Against this backdrop, el-Rufai’s supposed opposition to godfatherism is another point of irony. el-Rufai is nothing but the by-product of political miseducation by his two godfathers, Atiku Abubakar and former president Olusegun Obasanjo. From them, he learned the traits that would characterise his political career. He learned adherence to regressive, elitist politics and policies, disloyalty, greed and the placement of personal ambition above collective well-being. The sad thing is that el-Rufai learned from this terrible twosome all too well.

To be loyal to the wicked craft into which they had baptized him, el-Rufai had to be disloyal to his former masters. After ingratiating himself to Atiku to get a choice federal appointment, el-Rufai later backstabbed Atiku so that he could jump into the bosom of Obasanjo. When Obasanjo did not anoint him in 2007, el-Rufai turned to savage Obasanjo by writing that tattletale book of his. el-Rufai tried to angle close to the late President Yar‘Adua who was smart enough to rebuff him. Before then, el-Rufai had been one of the PDP’s most vocal cheerleaders. It was Yar’Adua’s rebuff that led el-Rufai out of the PDP, into the CPC and now into the APC.

In all his political travels, el-Rufai has been unencumbered by principle or ideology. The thirst for power is what fuels him. A man who flirts with many parties, is a man who is nothing but a party of one. el-Rufai is no more of the APC than he was of the PDP. He is of and for himself only. This explains why he can publicly attack a leader of the party when that leader has done nothing to him. Thus, he seeks to be the flag bearer of party by starting fights within the party.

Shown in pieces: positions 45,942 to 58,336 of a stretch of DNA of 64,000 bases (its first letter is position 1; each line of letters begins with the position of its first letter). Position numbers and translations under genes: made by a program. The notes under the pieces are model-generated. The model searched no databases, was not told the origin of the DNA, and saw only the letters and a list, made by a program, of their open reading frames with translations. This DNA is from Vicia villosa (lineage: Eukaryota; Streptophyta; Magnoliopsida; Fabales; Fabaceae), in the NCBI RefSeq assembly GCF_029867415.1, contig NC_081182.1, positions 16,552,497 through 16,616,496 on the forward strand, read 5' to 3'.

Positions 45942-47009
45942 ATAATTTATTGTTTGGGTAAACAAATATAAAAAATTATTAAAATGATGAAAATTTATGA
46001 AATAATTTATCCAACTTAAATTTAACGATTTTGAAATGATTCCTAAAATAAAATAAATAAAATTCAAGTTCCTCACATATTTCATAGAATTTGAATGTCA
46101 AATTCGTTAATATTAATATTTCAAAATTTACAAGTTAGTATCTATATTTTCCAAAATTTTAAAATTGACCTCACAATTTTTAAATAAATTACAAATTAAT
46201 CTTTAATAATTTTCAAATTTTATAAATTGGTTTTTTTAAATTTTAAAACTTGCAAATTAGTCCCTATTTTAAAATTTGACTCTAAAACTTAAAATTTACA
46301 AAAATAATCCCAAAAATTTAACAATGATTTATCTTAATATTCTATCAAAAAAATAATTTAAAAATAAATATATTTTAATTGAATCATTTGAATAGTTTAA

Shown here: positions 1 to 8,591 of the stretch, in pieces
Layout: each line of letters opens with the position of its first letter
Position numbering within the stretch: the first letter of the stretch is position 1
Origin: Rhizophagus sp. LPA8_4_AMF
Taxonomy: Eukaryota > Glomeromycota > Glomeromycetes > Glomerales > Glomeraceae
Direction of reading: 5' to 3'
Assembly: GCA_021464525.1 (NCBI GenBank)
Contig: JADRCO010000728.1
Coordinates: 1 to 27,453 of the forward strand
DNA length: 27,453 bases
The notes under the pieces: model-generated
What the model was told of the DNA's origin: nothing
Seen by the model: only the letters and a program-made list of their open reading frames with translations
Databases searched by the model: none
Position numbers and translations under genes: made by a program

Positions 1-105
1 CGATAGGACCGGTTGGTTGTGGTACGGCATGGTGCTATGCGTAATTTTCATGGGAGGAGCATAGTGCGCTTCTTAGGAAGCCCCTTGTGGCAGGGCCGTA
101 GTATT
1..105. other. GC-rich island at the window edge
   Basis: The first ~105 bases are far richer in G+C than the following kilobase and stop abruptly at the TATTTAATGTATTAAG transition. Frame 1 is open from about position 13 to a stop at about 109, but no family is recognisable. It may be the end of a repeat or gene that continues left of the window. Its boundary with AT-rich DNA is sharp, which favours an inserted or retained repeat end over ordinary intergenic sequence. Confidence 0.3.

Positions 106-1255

In reality, el-Rufai is the worst person to ask about political godfathers. He has learned politics from two of Nigeria’s worst. Theirs was an education where the elder eats its young or vice versa; in any event, a devouring must take place. el- Rufai has mastered this game but his mastery of it should not be mistaken for knowledge of democratic good governance. What he has learned are but the pathologies of a medieval court not the enlightenment of modern democracy.

Before he comes seeking to educate Lagosians, he needs to backtrack a bit. He needs to find some mentors, some godfathers of a more benevolent texture who might teach him wisdom, personal restraint, loyalty, tolerance of others and the rudimentary principles of progressive governance. Whether el-Rufai likes it or not, these principles are much more alive and operative in Lagos than in his governance of Kaduna.

Instead of trying to teach Lagos to conform to his image, he would do better for his own people if he learned the benign, productive lessons Lagos has to offer. We have not the problems that he has caused in Kaduna.

Before we end, we must bestow on Muiz Banire a special citation. We don’t know what dog biscuit el- Rufai has fed Banire, but we hope it is a tasty morsel. Banire is clearly the dunce of the first half of the year. How foolish it was for him to seek advice on Lagos from el-Rufai who knows nothing about this state. Banire has lived all of his life in Lagos and has been involved in Lagos politics for decades. Yet, he must seek counsel from a governor who turns the people of his own state into enemies at a clip of 100,000 per year.

Banire has benefitted like few others from the political structure of Lagos. If not for that structure, few people would know him. No manner of local or national prominence would be his. Still, many times he has fought against that structure. Each time he has failed, only to apologize for his misdeeds and be accepted back into the fold.

This time, Banire has put himself into a hole and seems intent only on making it deeper. We wish him well in this novel way of extricating himself from the pit which bears his name. If he sees el-Rufai as his salvation, he will be digging for an eternity. During that eternity, there will come a day when el-Rufai will step on Banire’s head to get to where he wants to go. Let those who have ears.

– Nasheed writes from Abuja